The far reaching positive impact of sport and physical activity in schools and during young people’s leisure time has been clearly outlined in a consensus statement published online in the British Journal of Sports Medicine.
The statement brings together evidence following a gathering of 24 researchers from eight countries from a variety of academic disciplines looking at the effects of physical activity on children’s and youth’s fitness, health, cognitive functioning, engagement, motivation, psychological well-being and social inclusion.
It highlights that sport and physical activity not only helps improve children’s overall health, but lists a number of benefits to young people’s cognitive health and academic achievement including that physical activity before, during and after school promotes academic performance in children and that even a single session of moderate physical activity has an acute benefit to brain function.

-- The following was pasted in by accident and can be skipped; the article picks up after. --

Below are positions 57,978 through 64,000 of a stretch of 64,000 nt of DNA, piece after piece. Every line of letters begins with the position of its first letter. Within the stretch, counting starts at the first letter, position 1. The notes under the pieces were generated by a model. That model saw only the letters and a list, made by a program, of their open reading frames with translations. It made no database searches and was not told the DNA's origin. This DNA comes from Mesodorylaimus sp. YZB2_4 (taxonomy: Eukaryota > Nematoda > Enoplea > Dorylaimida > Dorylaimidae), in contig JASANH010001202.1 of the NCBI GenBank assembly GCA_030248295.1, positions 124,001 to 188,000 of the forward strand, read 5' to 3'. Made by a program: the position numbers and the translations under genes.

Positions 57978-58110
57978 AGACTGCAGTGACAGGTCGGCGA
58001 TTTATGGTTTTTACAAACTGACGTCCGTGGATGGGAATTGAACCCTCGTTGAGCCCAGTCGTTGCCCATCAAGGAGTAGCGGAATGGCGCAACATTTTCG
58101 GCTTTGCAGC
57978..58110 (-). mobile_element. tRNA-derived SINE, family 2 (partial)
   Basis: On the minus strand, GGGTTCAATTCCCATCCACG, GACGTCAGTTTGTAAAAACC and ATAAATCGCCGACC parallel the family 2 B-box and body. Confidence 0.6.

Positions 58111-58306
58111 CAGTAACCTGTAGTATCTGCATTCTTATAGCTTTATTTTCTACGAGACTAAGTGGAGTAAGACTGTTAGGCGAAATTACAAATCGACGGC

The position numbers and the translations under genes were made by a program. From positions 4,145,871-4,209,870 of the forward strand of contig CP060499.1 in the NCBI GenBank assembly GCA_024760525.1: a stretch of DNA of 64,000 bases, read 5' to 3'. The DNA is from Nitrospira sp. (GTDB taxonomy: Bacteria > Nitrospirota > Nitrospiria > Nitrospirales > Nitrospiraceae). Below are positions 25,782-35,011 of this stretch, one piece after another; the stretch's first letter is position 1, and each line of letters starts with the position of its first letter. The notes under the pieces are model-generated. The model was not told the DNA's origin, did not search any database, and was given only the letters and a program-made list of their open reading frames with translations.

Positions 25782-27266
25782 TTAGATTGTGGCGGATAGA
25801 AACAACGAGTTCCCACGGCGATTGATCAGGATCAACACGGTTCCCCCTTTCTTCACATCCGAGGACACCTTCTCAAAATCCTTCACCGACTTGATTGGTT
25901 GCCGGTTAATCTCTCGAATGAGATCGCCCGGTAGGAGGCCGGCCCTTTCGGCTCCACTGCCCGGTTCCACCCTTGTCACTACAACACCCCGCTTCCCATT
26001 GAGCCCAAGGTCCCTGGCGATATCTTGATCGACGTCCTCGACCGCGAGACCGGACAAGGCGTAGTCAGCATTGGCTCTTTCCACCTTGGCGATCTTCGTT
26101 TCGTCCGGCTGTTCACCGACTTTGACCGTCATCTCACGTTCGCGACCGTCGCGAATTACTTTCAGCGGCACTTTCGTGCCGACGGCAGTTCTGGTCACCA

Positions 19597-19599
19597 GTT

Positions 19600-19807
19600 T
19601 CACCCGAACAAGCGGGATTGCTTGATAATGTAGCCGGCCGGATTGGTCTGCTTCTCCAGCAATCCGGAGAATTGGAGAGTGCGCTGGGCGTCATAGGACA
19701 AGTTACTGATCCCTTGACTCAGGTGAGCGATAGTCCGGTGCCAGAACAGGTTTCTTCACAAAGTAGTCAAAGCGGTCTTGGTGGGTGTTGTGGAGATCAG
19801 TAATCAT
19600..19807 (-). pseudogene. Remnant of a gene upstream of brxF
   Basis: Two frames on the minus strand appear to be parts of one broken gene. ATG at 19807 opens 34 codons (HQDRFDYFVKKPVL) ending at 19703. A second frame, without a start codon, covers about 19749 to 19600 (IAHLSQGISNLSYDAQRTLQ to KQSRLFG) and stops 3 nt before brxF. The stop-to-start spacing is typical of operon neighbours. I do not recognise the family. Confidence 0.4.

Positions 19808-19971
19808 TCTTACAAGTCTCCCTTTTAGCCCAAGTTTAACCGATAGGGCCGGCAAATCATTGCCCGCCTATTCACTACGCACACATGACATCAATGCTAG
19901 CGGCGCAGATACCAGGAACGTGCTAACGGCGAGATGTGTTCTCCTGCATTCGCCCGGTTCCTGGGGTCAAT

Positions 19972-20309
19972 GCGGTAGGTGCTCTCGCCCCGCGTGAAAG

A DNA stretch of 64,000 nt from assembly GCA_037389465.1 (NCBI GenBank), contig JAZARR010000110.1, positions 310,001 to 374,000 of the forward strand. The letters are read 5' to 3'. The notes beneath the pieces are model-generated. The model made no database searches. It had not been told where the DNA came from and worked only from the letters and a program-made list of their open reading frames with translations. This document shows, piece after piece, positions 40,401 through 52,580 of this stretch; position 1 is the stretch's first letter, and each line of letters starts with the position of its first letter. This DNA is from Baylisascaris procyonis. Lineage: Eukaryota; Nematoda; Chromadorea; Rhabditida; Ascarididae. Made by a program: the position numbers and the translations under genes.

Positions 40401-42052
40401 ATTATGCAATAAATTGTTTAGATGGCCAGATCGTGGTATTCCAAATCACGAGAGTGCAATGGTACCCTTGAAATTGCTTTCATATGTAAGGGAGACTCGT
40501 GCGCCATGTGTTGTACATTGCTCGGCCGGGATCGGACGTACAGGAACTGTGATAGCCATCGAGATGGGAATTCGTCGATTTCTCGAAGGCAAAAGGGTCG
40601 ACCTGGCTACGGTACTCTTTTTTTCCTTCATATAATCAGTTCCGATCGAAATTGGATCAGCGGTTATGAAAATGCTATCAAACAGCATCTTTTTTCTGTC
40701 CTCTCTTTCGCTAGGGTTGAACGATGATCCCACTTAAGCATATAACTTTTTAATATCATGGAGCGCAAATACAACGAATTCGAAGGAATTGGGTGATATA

Ali Oliver, chief executive at the Youth Sport Trust, said: “At the Youth Sport Trust we work with children and schools every day and know that sport and physical activity holds the power to have a huge positive influence on the health and wellbeing of young people.”
"We welcome research that furthers the understanding around the extent to which young people benefit from sport and activity. As this research confirms, we know that the positive impacts reach far beyond the purely physical but more generally in helping young people to be happy, healthy, succeed in life and contribute to society.”
The statement also says that mastery of basic movement boosts brain power and academic performance, and that time taken away from academic lessons in favour of physical activity has been shown not to negatively affect academic performance. It also highlighted the positive influence that physical activity has in young people’s emotional well-being and in relationships with peers, parents and coaches.
To read the consensus statement click here